The anesthesia fog seemed to wear off about 12 hours after surgery and Rush clearly felt more like himself then. He wasn't nearly so fussy although he hated the IV and other wires. They keep an IV going and a pulse monitor for at least a day. They want to make sure babies stay hydrated until they are willing to eat. Rush actually hated the IV so much that he kicked it out sometime around 5 am. They placed another one- which was annoying, and he hated it even more!

Over the 24 hours after surgery we offered Rush Pedialyte and formula with a little syringe. The hospital provided formula and the syringe, but like I said, Rush didn't like their formula. Early the next morning after surgery I was finally able to get Rush to take some formula and he was able to use a bottle too. We just had to put the nipple on the side of his mouth opposite his cleft. 

Our doctor came to check on us at around 10 am and gave us the clearance to go home. We were given prescriptions to take home for pain meds and antibiotics with instructions for keeping his lip taped. I was so glad to get out of there and so was Rush! 


We had a one-week post-op appointment scheduled and I was so nervous that healing wouldn't go well. But, thankfully it did! We didn't have any problems keeping it clean, taped and looking good. Rush continued to eat and the stitches dissolved in about two weeks. He did have to wear arm guards for about three weeks to keep him from touching his mouth, but he did a great job getting used to them.

Our instructions post-op were to massage his scar several times a day and to use scar cream. We kept that up for a little bit, but not nearly as long as they said to. Rush HATED having his scar massaged and I noticed he didn't want anything coming close to his mouth because of it. That made it hard to feed him baby food because he was always trying to get away from the spoon. As soon as we stopped massaging his scar he started to eat much better from a spoon, and it worked out okay for us. Rush's scar was pretty minimal and the more he has grown and used his mouth for eating and making sounds, the more the scar has worked itself out.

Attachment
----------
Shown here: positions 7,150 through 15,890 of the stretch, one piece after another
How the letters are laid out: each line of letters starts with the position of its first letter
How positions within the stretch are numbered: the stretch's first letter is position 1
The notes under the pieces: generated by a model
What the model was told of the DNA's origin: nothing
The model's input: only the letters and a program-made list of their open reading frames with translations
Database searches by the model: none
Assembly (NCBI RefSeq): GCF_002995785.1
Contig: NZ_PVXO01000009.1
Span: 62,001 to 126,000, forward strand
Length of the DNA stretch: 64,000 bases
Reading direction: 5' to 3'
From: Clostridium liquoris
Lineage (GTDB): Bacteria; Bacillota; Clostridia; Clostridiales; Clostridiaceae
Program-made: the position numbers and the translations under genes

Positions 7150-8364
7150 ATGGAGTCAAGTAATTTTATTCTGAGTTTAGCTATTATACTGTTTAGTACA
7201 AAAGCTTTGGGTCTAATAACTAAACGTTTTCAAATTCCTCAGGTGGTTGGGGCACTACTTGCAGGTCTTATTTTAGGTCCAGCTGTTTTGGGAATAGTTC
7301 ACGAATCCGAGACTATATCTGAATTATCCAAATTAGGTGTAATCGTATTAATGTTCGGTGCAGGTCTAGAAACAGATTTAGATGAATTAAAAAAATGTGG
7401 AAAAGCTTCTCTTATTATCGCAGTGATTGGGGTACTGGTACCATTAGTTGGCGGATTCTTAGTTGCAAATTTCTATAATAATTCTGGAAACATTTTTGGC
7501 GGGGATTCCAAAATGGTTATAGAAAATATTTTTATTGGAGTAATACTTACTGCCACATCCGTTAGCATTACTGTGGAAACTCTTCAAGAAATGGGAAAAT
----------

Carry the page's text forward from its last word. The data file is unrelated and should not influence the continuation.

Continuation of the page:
It was such a relief to have that surgery behind us because it meant we got to have a pretty normal life afterwards. Rush had very few doctor appointments and he could eat and grow like a normal baby. His palate was still open so he did have food coming out his nose often, but otherwise we really enjoyed the break. 

His next surgery would be for his cleft palate and they scheduled that for 14 months. I'll share that experience next and would be happy to answer any questions that you might have about our lip repair journey. It definitely wasn't easy, but it was doable and I'm so proud of how it all went. Rush is a rock star and we have all become better because of our experience with a cleft lip and a cleft palate. Feel free to leave questions or comments below!